And that behind-the-scenes work is the logistical nightmare I was talking about. Basically, the company “orders” things from a “supplier,” which really means that they give me a list of everything they want to buy and I have to go find it, buy it and haul it back to the school. Now, this wouldn’t be a problem if I had a car…but I don’t, and Swazi public transportation is consistently inconsistent. As are all of the suppliers I have to buy from. For example, on Tuesday I went to Nhlangano to buy 2 big cases of 100 apples, but nobody in Nhlangano had apples to sell. It seems that the apple truck hadn’t delivered that week, so they told me to come back next week. Then I ordered 60 cream doughnuts from the biggest bread company in Swaziland, and by the time they go to my delivery station on Thursday they said they had sold all of them already and said that I should order more next week. I DID manage to get the ice cream I ordered…kind of. They brought me 160 cup of strawberry and vanilla swirl ice cream instead of the 160 chocolate I ordered, and they charged me E2.50 per cup instead of the E2.10 they quoted me over the phone. Then, after I was loaded down with lots of melting ice cream, I took the last seat on a kombi to the school, meaning that it would leave immediately. Good luck, right? Except, as it turns out, our kombi had a flat tire so, instead of taking us to the school it took us to the tire repair place down the road to have the tire changed. For the next 40 minutes. Fantastic! (Can you imagine if you boarded a bus in the US and then, after it was full, it went a few miles out of the way to refuel or to fix a tire or go through a car wash? Ridiculous, right?) One frustrated hour later, I made it to the school and promptly consumed my body weight in strawberry-vanilla swirl ice cream because, by God, I deserved it.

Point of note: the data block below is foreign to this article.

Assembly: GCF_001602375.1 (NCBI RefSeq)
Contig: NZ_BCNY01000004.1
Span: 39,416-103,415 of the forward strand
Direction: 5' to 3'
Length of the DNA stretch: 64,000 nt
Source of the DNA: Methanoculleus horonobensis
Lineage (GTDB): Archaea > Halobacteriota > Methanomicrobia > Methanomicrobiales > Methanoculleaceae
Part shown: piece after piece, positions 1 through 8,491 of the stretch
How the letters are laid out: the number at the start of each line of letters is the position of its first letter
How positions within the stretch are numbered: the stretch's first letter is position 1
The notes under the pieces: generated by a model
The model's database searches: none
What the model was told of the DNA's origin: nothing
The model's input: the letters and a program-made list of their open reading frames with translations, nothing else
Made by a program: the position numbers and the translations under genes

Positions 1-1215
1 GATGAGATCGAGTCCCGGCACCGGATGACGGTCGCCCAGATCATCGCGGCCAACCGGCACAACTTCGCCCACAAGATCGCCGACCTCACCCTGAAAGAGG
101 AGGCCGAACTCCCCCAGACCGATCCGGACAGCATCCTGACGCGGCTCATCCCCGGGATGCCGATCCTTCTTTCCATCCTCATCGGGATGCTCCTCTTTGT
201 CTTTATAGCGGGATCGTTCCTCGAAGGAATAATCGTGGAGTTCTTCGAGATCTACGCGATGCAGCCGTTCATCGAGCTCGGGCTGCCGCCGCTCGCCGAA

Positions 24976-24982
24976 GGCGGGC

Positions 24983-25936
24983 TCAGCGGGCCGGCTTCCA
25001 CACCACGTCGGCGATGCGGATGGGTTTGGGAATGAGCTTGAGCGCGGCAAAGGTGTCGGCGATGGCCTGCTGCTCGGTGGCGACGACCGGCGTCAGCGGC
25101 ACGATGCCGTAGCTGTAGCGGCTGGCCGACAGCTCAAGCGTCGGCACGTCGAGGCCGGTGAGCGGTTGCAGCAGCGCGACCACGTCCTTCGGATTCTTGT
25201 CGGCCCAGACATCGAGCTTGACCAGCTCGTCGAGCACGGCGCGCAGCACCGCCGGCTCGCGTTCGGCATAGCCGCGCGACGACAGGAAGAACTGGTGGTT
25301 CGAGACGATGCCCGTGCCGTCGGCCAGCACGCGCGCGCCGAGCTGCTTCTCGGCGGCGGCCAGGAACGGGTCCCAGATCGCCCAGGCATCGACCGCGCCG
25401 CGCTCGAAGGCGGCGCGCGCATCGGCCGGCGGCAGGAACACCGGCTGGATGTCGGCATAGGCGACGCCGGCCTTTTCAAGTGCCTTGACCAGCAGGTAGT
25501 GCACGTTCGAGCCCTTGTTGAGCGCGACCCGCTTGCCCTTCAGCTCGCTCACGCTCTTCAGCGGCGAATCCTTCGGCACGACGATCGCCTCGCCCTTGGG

In other news, we had our March meeting of the Shiselweni Regional Youth Support Group on the 28th. Since we lost our PEPFAR funding in February it’s been kind of touch-and-go with the support group, and in February we told our group of 75 that we wouldn’t be able to reimburse them for transport costs for the March meeting. Honestly, for March we were expecting an attendance of about 4 kids, but were pleasantly surprised when over 30 showed up, despite the cost to their families. (Thanks to the generosity of my parents, though, we were able to reimburse them for transport, provide them with fruit for a mid-morning snack and purchase teaching materials. Thanks a bunch!!) Our March meeting, which introduced the concept of a holistic approach to health (physical, mental, emotional, spiritual and social health), focused on basic nutrition. After a brief lesson on the major food groups and the importance of a balanced diet, the kids were each given a paper plate, a glue stick and a pile of food options (cut out of the magazines sent to me by my parents and Erin) to make their own example of a balanced meal. And I’m really glad that the pro-ethanol lobbies advertise so much because their ads provided me with lots of pictures of corn for the food exercise!

I’m also still teaching Life Skills at Florence, which is going well. My Form 4 (11th grade) class is ridiculously large (81 students) and they make me want to pull my hair out sometimes because I’m so outnumbered. Hopefully next week I’ll be able to split them into two sections, which means I’ll be teaching more classes but it’s totally worth it. Last week we talked about the various stages of HIV from infection to AIDS and death, pointing out that most of the symptoms of HIV don’t start until many YEARS after infection. It was something that I felt was important since many of the responses on the survey said things like “I’ll test for HIV when I feel sick.” Okay, but maybe by the time you feel sick you will have been positive for 10 years, and you will have already infected your boyfriend/girlfriend/husband/wife/kids. This week I taught about how HIV affects women specifically. There are more women than men in Swaziland living with HIV, partially because of the tradition of polygamy (men infect all of their multiple partners) and partially because men are so reluctant to take ARVs that women tend to live longer than men. In my lesson, I talked specifically about preventing mother-to-child transmission through taking ARVs, proper birthing methods and exclusive breastfeeding. I’m also taking the final entries for my HIV-related art competition, which are due on the 21st so that I can paint the winning entry on the bus shelter over the school holiday…photos to come!